A word about tools: Keep them simple, durable and portable. That way you can take your trade with you, if you find yourself in an unfriendly place. Unfriendly places may be that way for a variety of reasons, not least of which is climate and the availability of arable land. The ideal situation is to be on debt-free, fertile land that gets rained on regularly, surrounded by friends and family. Not every one can achieve that, which makes my next suggestion absolutely vital. You must network. At the very least, you must know people who are already living where you would like to be and who would be willing to welcome you into their midst. Don't cultivate friends based on what they can offer you, necessarily, but aim for mutually advantageous relationships. You want to be a useful member of a local community, not just an extra mouth to feed.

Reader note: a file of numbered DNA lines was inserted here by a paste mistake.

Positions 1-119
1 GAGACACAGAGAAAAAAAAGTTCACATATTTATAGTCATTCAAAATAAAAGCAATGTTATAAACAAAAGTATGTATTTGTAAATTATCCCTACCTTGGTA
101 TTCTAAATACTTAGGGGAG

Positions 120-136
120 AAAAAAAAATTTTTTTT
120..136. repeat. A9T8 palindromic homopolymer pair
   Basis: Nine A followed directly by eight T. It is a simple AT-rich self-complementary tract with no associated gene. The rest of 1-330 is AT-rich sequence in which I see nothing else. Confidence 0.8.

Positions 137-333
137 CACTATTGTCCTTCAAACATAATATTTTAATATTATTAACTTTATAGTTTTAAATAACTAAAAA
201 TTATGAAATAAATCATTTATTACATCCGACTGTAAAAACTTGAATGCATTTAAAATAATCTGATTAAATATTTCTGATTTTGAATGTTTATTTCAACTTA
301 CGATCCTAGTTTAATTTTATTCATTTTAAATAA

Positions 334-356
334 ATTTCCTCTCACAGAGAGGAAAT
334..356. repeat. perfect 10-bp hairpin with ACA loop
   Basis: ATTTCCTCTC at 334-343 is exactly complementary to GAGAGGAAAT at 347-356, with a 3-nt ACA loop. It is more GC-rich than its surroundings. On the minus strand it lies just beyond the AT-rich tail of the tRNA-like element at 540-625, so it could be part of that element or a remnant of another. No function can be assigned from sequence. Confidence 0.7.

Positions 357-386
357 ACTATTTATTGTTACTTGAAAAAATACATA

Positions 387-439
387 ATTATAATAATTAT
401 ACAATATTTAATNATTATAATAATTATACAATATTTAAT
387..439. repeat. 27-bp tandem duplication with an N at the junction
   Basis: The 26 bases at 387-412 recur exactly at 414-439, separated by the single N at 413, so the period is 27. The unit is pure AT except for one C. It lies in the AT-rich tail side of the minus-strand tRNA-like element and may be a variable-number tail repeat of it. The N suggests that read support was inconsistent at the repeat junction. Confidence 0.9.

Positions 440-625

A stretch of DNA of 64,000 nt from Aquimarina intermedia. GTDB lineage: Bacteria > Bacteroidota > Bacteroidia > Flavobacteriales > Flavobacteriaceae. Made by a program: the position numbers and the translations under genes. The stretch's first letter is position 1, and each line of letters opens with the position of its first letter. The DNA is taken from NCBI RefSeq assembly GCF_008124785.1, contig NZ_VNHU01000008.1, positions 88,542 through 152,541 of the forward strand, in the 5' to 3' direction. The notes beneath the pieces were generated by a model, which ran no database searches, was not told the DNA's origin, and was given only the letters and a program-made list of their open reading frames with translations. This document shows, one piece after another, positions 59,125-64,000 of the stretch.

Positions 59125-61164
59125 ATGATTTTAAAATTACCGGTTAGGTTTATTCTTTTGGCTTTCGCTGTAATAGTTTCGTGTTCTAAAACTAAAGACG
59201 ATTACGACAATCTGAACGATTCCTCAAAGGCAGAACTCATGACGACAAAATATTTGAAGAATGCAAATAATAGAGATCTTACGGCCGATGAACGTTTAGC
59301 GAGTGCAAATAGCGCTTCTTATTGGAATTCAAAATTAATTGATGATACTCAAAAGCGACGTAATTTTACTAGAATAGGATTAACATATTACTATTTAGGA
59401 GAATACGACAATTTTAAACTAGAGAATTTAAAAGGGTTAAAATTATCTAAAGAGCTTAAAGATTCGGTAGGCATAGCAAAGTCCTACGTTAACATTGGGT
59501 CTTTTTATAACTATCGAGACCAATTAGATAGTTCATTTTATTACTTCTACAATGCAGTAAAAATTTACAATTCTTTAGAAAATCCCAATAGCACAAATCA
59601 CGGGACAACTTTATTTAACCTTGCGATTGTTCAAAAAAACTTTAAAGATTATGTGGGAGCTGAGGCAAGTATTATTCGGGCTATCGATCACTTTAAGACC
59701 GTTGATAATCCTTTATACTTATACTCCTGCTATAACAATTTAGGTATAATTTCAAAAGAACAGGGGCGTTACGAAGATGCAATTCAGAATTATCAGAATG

Physical preparation: I am referring not to stockpiling, but rather good stewardship of your health. A world without cheap energy will be a labor intensive world. If you're not in good physical condition now, consider this article motivation to do something about it. You don't have to buy anything. Walk more, bike more, avoid elevators, do some push-ups and sit-ups at least 3 times a week. Regular, moderate physical exercise, at least 30 minutes a day, will make you a different person in as little as 6 months. Don't forget to eat right. For fat and starch loving Americans, that usually means more fruits and vegetables, less of the killer whites: white flour, white sugar, white rice and white potatoes. Too much starch mixed with too much fat is literally killing us. It's the main reason we suffer so much heart disease, obesity and diabetes. Meat is healthy in moderation (like everything else!) in proportion to how healthy the animal was. Wild game is the best, followed closely by grass fed domestic stock.